Optimus Prime

Ossie Ostrich


Oswald Q Ostrich’s family settled in the Melbourne suburb of Coburg in the late 1950s. Fleeing a Europe beset by Stalinism’s iron fist, Ossie’s father Yuri Ostrich took to the relative ease and comfort of Australian life.

Quickly unionised, Yuri joined the Labor Party. Never religious, his religion became the Coburg Football Club and the VFA.

His son Ossie grew up with a strong sense of dual identity between his central European heritage and his family’s love for Melbourne Labor politics and Victorian amateur football.

Ossie, however, couldn’t play football. But he could play politics, and it wasn’t long before he was on the road to becoming one of the great numbers men of the Victorian Right. In virtually every preselection in Melbourne’s northern suburbs from the 1970s onwards, the influence of Ossie Ostrich was felt.

He also grew up with a wise-cracking, self-deprecating sense of humour – probably some sort of coping mechanism he’d developed while growing up an immigrant bird, he’d think as he got older. The humorous Ossie was the one Australia came to love. But the other Ossie is a story which has never really been told.

Ostrich, as a great backroom man, could move numbers against anyone. And when he couldn’t beat them in branch meetings, he’d lure them onto Red Faces on the pretense of a publicity stunt, where inevitably they’d make a complete tit of themselves. No one would vote for someone who Red gonged and scored a ‘2’.

In those days, Hey Hey was a hotbed of political division.  Ossie often nearly came to blows in the Green Room after taking issue with something said by prominent Grouper, Wilbur Wilde.  

Ostrich and his father split over politics in 1992, after former Prime Minister Bob Hawke retired from Parliament. At the ensuing by-election, ever the machine man, Ossie was instrumental in the campaign of the lacklustre Labor candidate. His father, already resentful of Hawke’s liberalisation of the economy, looked no further than his former football hero, Phil Cleary. After Cleary’s victory, Ossie pursued him to the High Court. His father didn’t speak to him for years.

Ossie retired from television in the 1990s to concentrate on politics. While he remains a loyal Labor voter, he was expelled from the party in the early 2000s after trying to oust a sitting MP and factional enemy from his safe seat. Head office grew suspicious when 640 ostriches signed up to the party in a three week period leading up to preselection.

It had Ostrich’s hands all over it. His dream of ending his working life with a spot in the Victorian upper house was dashed. He’d ruffled too many feathers.

Ossie Ostrich

Indiana Jones


When you’re an only child  being raised by an eccentric single father whose head is buried deep in medieval literature, it’s not surprising that you’ll seek guidance from somewhere else.

This was exactly the home life faced by a young Indiana Jones growing up in rural Utah. Jones felt an emptiness that went beyond lingering questions about his mother. He longed for something outside the confines of his musty home with its book-lined shelves, and someone other than his father, who, for the lack of attention he paid Jones,  may as well have been back at Oxford.

As he gazed across the Colorado Plateau, unexpectedly, he found answers in Washington and in the Presidency of Theodore Roosevelt.

In President Roosevelt Jones found a scholar-cum-elephant hunter, who could really pull off his Rough Rider cowboy hat. Roosevelt could fill gaps in his personal development that his own father never could, and so he began to shape himself in the President’s image.  In doing so, he set off on a spiritual journey that would also deeply affect his politics.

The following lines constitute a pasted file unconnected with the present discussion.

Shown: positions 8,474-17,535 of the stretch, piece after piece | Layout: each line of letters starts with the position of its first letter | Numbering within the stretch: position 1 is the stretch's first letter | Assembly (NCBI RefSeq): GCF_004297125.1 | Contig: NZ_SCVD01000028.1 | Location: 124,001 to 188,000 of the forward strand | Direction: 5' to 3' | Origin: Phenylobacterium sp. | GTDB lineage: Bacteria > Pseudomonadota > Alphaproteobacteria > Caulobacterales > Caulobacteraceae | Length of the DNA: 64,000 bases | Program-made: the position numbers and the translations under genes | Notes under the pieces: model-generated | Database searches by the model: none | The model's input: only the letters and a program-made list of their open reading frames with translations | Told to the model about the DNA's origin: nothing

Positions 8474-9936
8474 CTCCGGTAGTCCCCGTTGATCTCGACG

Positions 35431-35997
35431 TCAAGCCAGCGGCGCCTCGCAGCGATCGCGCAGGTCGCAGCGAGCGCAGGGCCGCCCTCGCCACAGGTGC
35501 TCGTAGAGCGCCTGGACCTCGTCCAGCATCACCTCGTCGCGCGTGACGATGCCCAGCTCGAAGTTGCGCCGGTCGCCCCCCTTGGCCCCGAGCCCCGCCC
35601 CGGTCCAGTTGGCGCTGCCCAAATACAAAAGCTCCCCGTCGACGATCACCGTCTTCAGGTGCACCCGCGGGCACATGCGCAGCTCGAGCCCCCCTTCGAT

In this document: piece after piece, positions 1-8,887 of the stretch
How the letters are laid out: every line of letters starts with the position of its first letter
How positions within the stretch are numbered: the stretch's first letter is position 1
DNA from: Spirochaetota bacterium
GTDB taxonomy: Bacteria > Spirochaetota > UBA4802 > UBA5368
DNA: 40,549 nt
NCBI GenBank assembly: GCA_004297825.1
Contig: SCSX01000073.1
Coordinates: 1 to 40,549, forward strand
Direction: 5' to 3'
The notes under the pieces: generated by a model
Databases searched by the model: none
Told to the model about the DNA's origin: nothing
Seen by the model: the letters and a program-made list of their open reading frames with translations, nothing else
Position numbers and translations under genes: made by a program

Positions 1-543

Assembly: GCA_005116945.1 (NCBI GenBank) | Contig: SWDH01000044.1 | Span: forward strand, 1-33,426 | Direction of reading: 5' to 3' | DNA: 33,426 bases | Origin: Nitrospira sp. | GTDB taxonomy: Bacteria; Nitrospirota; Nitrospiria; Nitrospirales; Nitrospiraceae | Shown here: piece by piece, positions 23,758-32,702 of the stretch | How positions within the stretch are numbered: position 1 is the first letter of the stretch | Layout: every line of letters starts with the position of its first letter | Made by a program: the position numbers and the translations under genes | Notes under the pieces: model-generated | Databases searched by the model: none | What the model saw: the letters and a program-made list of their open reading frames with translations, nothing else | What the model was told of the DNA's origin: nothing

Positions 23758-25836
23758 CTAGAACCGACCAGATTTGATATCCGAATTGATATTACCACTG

Like his idol, it didn’t take Jones long to discover that real adventure was to be found beyond the manicured lawns of his Ivy League school, and beyond the shores of America. As his country began to explore its newfound post-adolescent strength by adopting a more proactive foreign policy, so Jones jumped into the world of 20th century international archaeology with a zealousness for acquiring museum pieces that would have made Teddy Roosevelt proud.

He soon realised that the world was a dangerous place, filled with child slave drivers, slimy Frenchmen, and snakes. Then there were those damn fascists. In World War II, Jones worked for the Office of Strategic Services (the CIA’s predecessor), preventing the Nazis from capturing the Ark of the Covenant and the Holy Grail, actions which were pivotal in changing the course of the war.

Arguably more important to the war effort, Jones voted Democrat for the first time in 1932, bringing to power another Roosevelt with an outward-looking foreign policy.

Jones’s adventures abroad opened his eyes to new experiences and cultures. He formed close friendships with people from ethnically-diverse backgrounds like Sallah and Short Round. When he voted for Truman in 1948, he did so in the hope that the president would deliver on his civil rights platform.

Jones didn’t vote in ’52 but was pleasantly surprised by Eisenhower’s stand during the Little Rock Crisis. Under Eisenhower, Jones was again approached by the CIA, who asked him to spy for them in China, under the guise of an archaeologist studying Shang Dynasty bronzes. This time he declined their offer; Short Round’s family had participated in the Long March and had brought Jones around to the Maoist cause.  For the next two decades, he was shunned from holding tenure at any major academic institution in the US.

Driven to the fringes of academia, Jones began associating with underground archaeologists from the radical left, and in 1968, authored a paper on archaeological evidence for Marx’s theories on economic development. It wasn’t until the election of Jimmy Carter that Jones was finally accepted back into mainstream academia. 

But it was too late. Like so many victims of McCarthyism, Jones had fallen into a deep funk, comforted only by the occasional hard drinking session with his lifelong friend, Marion Ravenwood.

Indiana Jones